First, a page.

The Remains of George Harrison Park

This is another of my blogposts that have been written after the fact and deals with George Harrison Park, or should I say, what was left of George Harrison Park when I visited it on 09 September 2011.
I do not have the history of the park to hand, but fortunately when I was there a number of the information plaques had not yet been stolen so I can reproduce them here.
During my visit I was shocked at the state of dereliction of this historically important site. And, it has been going on for a long time too. If you read further enough back you will find that the rot set in here a long time ago in spite of this being a Blue Plaque site. 
One of the reasons it did end up this was is due to it being located in the suburb of Riverlea which is not in the Northern Suburbs where people are prone to enthusing about the house that some or other “Randlord” built using the money from the workings of places like this. The site is situated at co-ordinates 26° 12.604’S 27° 59.267’E  and this is not the sort of area that you want to spend too much time in. If anything the condition of the very impressive gates should give you an idea of the wreckage behind it. They had not been painted in years.  The original gates date from 1947, and I have a feeling the upperworks may date from 1986.

Inside was a mess too.

This used to be a stampmill, or was it a headgear? there is no way to know, The information plaque for it is also missing. It does however appear as if this was the stampmill that is now situated in Main Street Johannesburg.

Underneath the shelter are 3 plaques which are about the Langlaagte discovery and the Witwatersrand gold reefs. Fortunately they were still intact when I was there.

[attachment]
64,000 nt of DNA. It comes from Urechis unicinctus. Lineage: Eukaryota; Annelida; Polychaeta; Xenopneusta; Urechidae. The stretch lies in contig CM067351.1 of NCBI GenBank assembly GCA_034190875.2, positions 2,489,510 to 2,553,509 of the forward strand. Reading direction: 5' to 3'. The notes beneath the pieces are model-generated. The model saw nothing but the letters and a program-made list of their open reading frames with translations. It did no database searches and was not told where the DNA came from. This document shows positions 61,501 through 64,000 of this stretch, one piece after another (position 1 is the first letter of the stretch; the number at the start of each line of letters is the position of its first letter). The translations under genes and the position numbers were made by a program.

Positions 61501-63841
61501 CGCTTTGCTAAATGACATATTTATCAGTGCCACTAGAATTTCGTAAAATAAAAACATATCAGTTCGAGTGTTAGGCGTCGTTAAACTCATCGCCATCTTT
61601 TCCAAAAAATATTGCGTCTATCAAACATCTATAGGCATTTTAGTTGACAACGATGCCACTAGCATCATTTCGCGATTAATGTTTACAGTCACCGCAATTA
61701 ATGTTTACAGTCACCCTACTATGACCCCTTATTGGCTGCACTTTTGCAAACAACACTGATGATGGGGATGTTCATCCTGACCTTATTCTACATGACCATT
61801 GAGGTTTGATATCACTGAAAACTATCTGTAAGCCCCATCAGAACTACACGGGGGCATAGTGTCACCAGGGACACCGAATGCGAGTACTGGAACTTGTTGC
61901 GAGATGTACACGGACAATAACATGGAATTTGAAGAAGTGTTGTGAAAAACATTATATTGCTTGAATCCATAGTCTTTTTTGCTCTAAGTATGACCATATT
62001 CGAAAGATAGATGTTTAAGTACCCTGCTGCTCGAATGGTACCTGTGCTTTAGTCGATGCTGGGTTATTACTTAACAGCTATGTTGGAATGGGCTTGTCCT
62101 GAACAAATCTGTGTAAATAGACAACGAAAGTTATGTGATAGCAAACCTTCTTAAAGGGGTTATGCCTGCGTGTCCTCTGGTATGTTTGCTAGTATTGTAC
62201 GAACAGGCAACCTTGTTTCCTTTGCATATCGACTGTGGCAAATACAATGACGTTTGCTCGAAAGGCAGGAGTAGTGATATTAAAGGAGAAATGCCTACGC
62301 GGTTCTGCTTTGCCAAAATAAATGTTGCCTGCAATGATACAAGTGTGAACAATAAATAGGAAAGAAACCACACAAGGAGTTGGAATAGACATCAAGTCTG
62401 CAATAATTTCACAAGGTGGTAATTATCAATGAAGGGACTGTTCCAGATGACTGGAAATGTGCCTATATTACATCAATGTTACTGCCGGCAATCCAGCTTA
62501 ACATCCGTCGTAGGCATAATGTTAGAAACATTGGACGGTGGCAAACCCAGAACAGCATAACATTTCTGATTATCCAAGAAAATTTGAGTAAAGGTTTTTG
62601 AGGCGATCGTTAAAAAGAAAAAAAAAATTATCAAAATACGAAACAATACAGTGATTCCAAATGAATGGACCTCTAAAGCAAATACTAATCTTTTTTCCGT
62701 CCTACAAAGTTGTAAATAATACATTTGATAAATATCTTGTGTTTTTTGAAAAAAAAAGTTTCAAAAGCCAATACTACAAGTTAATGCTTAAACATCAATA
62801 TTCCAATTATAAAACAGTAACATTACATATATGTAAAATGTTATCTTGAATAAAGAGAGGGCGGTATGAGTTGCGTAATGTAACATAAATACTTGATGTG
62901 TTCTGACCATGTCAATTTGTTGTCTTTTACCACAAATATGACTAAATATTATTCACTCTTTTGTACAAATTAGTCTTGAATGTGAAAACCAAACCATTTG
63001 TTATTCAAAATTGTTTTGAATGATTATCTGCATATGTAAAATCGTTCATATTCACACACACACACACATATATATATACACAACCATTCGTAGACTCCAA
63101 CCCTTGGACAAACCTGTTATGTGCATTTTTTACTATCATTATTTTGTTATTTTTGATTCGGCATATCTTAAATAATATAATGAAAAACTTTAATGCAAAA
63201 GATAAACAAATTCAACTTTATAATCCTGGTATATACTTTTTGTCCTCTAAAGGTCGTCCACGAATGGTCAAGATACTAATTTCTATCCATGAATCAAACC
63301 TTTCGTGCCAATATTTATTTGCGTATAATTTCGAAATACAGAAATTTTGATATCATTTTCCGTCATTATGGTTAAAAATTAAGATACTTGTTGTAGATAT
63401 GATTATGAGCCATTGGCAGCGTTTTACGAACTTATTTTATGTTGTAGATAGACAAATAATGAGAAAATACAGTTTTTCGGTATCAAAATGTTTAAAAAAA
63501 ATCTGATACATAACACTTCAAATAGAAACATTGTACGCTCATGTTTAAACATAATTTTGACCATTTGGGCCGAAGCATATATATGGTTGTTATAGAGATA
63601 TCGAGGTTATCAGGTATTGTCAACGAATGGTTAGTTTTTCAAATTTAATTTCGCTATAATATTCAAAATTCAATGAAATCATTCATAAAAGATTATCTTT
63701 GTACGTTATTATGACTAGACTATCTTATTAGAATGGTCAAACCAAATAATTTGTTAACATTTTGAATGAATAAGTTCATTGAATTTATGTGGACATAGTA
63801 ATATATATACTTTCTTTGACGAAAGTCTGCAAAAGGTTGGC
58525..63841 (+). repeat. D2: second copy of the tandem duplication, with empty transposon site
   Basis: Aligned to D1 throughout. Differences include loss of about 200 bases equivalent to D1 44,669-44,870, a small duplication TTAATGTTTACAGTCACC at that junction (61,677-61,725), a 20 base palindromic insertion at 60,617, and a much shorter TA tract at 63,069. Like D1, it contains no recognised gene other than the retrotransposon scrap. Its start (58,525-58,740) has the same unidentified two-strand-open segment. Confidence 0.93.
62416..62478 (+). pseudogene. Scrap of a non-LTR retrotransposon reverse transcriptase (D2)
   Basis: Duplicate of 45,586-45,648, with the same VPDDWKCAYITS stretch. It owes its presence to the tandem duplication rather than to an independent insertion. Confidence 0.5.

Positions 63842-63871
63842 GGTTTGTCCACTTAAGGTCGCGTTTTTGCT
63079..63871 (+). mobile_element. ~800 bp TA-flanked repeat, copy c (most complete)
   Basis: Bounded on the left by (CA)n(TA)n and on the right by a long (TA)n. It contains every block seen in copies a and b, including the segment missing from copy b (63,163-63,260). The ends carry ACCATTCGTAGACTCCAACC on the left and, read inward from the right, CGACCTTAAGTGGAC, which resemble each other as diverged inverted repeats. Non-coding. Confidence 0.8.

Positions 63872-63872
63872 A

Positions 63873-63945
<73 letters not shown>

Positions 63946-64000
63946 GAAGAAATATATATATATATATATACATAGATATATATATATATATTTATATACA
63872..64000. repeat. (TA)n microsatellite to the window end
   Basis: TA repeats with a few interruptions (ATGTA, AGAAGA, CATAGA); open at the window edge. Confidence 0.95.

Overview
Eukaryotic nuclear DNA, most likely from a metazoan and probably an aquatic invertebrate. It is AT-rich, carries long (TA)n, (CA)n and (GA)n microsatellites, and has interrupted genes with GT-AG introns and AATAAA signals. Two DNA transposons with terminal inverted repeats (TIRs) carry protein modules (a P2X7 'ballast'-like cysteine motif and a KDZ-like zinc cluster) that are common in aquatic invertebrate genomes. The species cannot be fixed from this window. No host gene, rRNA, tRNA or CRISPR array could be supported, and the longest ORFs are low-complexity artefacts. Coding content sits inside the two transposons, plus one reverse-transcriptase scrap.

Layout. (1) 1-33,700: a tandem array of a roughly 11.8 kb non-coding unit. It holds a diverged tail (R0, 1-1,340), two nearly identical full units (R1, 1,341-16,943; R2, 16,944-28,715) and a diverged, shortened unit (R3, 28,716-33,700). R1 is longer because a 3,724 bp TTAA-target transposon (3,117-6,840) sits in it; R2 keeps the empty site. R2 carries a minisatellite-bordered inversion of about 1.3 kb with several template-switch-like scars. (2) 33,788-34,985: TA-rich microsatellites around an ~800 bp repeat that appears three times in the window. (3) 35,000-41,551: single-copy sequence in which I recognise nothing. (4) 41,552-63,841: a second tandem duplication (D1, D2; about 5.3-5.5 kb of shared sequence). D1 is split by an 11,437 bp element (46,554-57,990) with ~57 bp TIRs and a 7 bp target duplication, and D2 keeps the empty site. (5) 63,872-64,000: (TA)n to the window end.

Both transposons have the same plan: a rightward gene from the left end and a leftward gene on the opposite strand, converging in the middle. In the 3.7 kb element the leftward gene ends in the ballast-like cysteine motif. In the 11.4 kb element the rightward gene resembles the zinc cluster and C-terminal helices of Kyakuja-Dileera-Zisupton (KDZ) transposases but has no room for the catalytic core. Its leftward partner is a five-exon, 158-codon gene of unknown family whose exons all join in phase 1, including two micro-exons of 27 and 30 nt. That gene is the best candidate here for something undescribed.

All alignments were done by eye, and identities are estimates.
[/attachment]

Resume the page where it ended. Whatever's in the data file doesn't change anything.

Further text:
I cannot say the same for the “sample” that was supposed to be there too.

The strangest thing of all are the open mine working that exist on the site, and I believe these have been invaded by the so called “zama-zamas” as illegal miners are called. I did however not see any during my visit, in fact I saw nobody at all during my visit. I will grant that the grass had been cut and had a bit more care been taken this would have been quite an attractive place to visit

1500x411 (panoramic view)

1500×411 (panoramic view)

1500x431 (panoramic view)

1500×431 (panoramic view)

How stable these workings are I cannot say, but the fact remains that all it really takes is to step over the inadequate fence and explore the workings.


Many grand schemes and plans have been formulated over the years to revitalise this park, but none have actually happened as far as I am aware, although the last report I read was dated 08 September 2014

It is ludicrous that such an important site has been left to go derelict in the first place, but then heritage is always a precarious line that straddles political correctness and history, and I am afraid George Harrison has fallen off the fence. 
I will not advise visiting thus site on your own. The area is dangerous enough as it is.
As at 2015? I do not know what state it is in, I see there are more mutterings about restoration, but going by past experiences that has probably not happened,
City of Johannesburg you should be ashamed. 
DRW © 2011-2019. Images recreated 19/03/2016, images of stamp battery added 04/06/2016
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